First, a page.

Vin Carretta recently added a Guggenheim Fellowship to his treasure trove of awards, fellowships, and grants. By now, his colleagues cease to be surprised when Carretta wins an award for his continually astounding and truly original research into the literary lives of the eighteenth-century Atlantic world. Carretta has written many groundbreaking books, especially on early African American literature. Among several notable scholarly editions are several that have become classroom staples, including Olaudah Equiano's The Interesting Narrative and Other Writings, Philip Quaque's Correspondence, Quobna Ottobah Cugoano's Thoughts and Sentiments on the Evil of Slavery, Phillis Wheatley's Writings, and Unchained Voices: An Anthology of Black Authors in the English-Speaking World of the Eighteenth Century.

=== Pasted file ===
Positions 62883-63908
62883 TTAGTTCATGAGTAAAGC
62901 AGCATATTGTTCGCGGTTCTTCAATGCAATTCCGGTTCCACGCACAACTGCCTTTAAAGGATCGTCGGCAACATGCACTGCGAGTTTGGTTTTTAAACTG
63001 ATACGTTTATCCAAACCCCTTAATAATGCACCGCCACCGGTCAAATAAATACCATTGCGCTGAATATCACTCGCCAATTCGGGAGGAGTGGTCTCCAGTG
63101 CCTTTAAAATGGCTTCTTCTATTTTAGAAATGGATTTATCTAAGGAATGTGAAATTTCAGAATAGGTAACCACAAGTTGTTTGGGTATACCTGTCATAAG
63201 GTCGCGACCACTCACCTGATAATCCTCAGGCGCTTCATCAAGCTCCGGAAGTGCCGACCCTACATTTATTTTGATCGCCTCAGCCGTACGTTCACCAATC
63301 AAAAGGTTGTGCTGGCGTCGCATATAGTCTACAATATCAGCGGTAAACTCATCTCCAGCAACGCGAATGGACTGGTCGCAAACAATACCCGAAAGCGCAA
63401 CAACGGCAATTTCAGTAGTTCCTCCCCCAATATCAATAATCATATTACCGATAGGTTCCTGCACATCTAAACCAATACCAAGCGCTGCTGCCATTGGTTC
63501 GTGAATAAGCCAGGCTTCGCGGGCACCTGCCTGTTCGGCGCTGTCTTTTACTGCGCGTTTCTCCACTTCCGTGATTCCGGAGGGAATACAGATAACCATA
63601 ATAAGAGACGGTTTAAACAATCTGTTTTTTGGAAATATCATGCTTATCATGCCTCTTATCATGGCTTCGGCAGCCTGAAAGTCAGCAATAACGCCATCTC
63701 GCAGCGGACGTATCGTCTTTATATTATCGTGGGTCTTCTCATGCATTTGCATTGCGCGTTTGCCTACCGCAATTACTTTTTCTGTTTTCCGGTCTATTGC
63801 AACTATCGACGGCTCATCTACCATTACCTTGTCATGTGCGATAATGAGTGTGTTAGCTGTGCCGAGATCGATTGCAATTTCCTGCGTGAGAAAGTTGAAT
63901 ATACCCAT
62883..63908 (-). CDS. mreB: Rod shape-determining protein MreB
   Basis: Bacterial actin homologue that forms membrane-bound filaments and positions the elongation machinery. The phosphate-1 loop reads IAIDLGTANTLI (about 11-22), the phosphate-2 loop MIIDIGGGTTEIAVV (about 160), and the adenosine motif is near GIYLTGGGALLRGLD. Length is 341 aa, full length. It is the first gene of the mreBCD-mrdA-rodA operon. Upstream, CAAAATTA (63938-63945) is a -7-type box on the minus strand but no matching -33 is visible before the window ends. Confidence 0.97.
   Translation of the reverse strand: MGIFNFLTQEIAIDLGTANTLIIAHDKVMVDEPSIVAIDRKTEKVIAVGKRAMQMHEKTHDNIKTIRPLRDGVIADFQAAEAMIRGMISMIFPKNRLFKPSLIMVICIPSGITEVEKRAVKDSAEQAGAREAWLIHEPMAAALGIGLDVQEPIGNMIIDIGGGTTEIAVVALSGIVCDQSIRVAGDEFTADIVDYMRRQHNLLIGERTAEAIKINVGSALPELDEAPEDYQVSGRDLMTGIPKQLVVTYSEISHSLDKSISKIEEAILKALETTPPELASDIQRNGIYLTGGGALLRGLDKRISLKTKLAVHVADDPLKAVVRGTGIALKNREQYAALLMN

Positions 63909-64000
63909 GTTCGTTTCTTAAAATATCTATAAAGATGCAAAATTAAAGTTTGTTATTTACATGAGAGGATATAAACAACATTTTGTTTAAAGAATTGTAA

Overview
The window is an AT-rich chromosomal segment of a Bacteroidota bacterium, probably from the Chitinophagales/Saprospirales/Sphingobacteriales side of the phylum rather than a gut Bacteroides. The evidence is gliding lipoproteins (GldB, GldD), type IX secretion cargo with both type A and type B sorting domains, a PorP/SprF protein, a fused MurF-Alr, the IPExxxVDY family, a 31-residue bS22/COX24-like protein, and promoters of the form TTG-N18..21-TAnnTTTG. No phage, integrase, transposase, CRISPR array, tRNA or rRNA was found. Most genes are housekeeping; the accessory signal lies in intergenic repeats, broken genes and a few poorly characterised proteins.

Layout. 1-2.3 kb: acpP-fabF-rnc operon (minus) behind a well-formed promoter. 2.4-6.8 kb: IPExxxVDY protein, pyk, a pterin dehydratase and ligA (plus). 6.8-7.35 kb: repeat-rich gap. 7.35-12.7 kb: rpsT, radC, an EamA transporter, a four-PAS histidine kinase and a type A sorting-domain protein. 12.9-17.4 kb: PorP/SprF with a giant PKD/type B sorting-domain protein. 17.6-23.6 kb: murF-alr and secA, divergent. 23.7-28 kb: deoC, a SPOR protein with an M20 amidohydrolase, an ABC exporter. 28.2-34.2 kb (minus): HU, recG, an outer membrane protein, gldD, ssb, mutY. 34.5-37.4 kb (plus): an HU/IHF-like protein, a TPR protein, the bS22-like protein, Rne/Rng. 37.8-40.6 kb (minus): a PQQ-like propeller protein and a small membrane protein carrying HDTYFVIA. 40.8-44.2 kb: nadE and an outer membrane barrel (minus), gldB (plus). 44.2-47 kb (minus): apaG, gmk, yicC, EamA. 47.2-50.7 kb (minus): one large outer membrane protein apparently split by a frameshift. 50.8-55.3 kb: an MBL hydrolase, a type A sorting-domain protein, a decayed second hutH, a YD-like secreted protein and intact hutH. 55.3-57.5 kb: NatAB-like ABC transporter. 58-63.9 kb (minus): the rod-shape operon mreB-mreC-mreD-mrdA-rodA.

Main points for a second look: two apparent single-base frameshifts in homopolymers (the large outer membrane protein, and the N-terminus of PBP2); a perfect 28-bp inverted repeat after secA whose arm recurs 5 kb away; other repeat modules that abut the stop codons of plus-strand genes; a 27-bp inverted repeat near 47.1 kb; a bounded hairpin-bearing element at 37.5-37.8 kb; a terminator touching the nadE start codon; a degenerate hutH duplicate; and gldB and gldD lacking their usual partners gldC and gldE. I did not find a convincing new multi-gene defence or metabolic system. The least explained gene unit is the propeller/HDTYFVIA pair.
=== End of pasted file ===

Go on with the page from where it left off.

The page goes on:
Perhaps best known for the widely read Equiano, the African: Biography of a Self-Made Man, Carretta's investigation into the life of Olaudah Equiano has remapped the recent critical discourse for early African American writing. Carretta's most recent book is Phillis Wheatley: Biography of a Genius in Bondage. He is now working on an edition of Letters of the Late Ignatius Sancho, an African (London, 1782).